11.08.2015 - 24.08.2015 -25 °C
The Tran-Siberian railway is the passage way to the East...to the start of an adventure touring a world and culture that is entirely different to that in which one is used to in Europe. It's a world with different practices, traditions, language and life. While one could very easily get a plane to any number of destinations in the world, would it not be more an experience to take the option that is not so widely chosen? Take the option that may be considerably longer but will involve memories and experiences that one may never have again, yet always cherish? If so, I would recommend taking the Tran-Siberian railway. To say it's an "experience" is one way to put it.
I myself got the train with a mate of mine in Moscow, to start our venture towards Beijing, with a six day stopover in UlaanBaatar, Mongolia. There are different routes that one can choose, involving different stopping points, trains and views. The train in which we ended up on, was a Chinese train. Personally I was delighted because the Chinese and Mongolian conductors are more friendly and helpful; now I say that from reading various articles on-line, but also will say that from personal experience. We stayed in 2nd class berth, which suited our needs perfectly. Each carriage has ten or so cabins, each with four beds, with storage on top in a cabin like space, and storage underneath the bottom beds. So one is more then capable of maintaining a relatively neat and tidy cabin area. The beds are comfortable enough for what you are getting, and you are provided with two sheets, a pillow case (which I have never been more thankful for because when you look at your pillow and see the numerous of stains that litter it, your stomach will turn), and two heavy blankets. The cabin also has a table under the window, as well as a main light and each bed has their own personal light. The carriage itself has two toilets, with a sink in each, and a hot water canister that provides boiling water that can be used as often as one needs it. Needless to say I was delighted to know I could have copious amounts of tea, like a true Irishman
The main point to note, is that there are no showers!! None. Nada. Nil. So depending how long one is on the train, just be prepared. For us, we went five consecutive days on the train without a shower. Now that in itself is something I hope not to experience again. Granted one isn't doing anything too strenuous that involves much of a sweat, but still, there's only so much hygiene a baby wipe can provide! But hey, being a traveller, one has to adapt to the environment, and it's what ya do. Sure it ain't like your the only one doing so.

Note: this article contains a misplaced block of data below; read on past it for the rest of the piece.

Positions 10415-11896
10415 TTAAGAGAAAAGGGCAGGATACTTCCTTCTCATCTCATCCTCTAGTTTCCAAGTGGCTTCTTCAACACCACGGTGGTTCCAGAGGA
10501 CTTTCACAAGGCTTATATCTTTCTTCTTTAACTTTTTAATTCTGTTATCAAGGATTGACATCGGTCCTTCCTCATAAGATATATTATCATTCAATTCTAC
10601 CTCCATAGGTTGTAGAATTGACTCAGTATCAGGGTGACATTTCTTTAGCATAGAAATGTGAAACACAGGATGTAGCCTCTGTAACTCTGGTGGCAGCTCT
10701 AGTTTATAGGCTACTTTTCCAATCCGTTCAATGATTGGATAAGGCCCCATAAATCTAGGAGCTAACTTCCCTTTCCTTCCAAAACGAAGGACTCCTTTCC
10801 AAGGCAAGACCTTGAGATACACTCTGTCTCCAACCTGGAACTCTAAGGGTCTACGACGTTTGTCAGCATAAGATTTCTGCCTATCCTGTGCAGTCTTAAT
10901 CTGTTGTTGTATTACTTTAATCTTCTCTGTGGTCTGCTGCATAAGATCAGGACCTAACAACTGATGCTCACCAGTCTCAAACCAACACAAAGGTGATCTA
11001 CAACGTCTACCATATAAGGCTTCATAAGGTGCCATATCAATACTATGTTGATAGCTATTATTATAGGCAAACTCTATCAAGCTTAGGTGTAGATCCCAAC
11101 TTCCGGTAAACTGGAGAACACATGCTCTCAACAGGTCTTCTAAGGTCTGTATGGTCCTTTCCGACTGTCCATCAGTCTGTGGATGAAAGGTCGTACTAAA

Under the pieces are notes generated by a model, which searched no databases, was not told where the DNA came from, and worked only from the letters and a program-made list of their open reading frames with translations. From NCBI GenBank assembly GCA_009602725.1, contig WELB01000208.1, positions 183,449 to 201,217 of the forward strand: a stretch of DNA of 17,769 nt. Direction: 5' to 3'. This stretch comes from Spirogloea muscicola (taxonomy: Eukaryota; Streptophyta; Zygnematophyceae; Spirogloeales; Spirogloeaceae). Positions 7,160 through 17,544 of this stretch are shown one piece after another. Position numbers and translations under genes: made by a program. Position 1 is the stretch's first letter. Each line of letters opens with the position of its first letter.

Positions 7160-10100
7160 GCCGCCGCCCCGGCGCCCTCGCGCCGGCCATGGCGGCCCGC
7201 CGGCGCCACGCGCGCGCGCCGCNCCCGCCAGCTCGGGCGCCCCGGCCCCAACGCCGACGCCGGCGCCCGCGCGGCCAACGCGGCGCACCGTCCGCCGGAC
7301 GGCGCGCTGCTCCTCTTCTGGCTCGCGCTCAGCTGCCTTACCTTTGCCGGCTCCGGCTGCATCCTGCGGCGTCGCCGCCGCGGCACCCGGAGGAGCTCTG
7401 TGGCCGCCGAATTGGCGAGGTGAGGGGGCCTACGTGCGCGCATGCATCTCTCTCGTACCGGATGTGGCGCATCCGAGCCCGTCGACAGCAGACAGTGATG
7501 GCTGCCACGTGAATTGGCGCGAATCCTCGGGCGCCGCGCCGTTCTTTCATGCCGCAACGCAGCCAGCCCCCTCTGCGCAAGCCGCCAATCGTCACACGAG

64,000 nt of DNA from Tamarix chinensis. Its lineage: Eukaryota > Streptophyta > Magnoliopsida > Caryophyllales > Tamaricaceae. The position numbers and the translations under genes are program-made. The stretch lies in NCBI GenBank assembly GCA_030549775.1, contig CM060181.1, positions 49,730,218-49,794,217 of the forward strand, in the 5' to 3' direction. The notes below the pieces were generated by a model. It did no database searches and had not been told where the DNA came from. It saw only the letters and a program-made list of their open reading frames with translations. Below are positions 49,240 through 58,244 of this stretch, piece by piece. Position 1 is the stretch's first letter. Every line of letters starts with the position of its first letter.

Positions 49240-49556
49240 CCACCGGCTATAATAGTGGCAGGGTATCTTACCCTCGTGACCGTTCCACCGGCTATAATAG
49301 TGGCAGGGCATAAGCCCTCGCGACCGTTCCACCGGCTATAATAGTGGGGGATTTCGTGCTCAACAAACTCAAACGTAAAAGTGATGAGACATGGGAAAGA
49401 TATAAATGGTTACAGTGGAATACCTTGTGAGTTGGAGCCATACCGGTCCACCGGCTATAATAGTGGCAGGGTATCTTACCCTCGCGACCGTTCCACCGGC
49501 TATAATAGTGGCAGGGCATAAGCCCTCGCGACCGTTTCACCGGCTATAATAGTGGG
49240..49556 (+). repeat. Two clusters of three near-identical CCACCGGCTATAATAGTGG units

In terms of heat, we found the train to be grand. There's plenty of windows for ventilation so it never gets too warm, but in the evenings, it can get a bit chilly, so the blankets come in handy. Also, the train does make numerous stops throughout. At each stop, passengers are able to disembark and walk around the station. The time allocated to do so however, varies from stop to stop, and could be anywhere from just ten minutes, to forty-five. Get out and walk about because the air and stretch will do ya good. Watch the time!! Yes the conductors will check the cabins to see if everyone is on-board but the train schedule is so on point, that the train will leave when it is meant to. I have personally witnessed a lad having to run back to the carriage as the train was pulling out of the station. In terms of food, one can purchase food at the stations; instant noodles, cuppa soup, bread, sweets, cakes, drinks etc. We decided to stock up for the trip beforehand, and I found that personally, to be the best method. With the hot water availability, the smell of cuppa soups and instant noodles at breakfast, lunch and dinner, is something one will have to get used to.
We shared our cabin with a Swiss lad, and that was it; so having three in a cabin made space and what not that bit easier. We then got talking to others in our cabin, which is the norm, and sure enough, we got talking to people from Singapore, England, Germany, America, Italy and France. Everyone is in the same boat (train) so the mood is the same all round and we're all there to just have a good time and embrace the experience and all it has to offer.
Passing the time is not as difficult as one may think. Like I mentioned, you get talking to others, and sure you all become one carriage family. We ended up playing copious amounts of card games! BRING CARDS!! They are a life saver and ya have such a good laugh with them as well. Each person has a game they know off that others don't, so you learn new things, while sharing what you know as well. You alternate between cabins in a manner that is similar to knocking into your neighbour for some milk or sugar and ending up sitting and chatting for hours. Sure enough, that's what you do. Getting to hear the various stories of people, their experiences, their home towns...it's just amazing. I love hearing it all, and find it fascinating because everyone has a back story in life.